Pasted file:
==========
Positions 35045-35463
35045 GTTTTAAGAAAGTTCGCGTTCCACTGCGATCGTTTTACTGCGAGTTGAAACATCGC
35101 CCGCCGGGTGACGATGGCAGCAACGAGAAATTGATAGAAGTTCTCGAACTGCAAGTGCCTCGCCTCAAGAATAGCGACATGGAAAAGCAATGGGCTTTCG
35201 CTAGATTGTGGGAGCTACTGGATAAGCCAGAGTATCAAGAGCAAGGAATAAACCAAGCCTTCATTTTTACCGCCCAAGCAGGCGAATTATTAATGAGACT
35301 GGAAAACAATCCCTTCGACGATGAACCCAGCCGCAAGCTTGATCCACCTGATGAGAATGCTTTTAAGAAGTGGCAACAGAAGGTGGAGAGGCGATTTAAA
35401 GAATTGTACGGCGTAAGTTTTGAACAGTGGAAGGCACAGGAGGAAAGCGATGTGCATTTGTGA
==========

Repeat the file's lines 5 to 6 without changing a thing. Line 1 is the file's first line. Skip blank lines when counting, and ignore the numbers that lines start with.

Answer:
35301 GGAAAACAATCCCTTCGACGATGAACCCAGCCGCAAGCTTGATCCACCTGATGAGAATGCTTTTAAGAAGTGGCAACAGAAGGTGGAGAGGCGATTTAAA
35401 GAATTGTACGGCGTAAGTTTTGAACAGTGGAAGGCACAGGAGGAAAGCGATGTGCATTTGTGA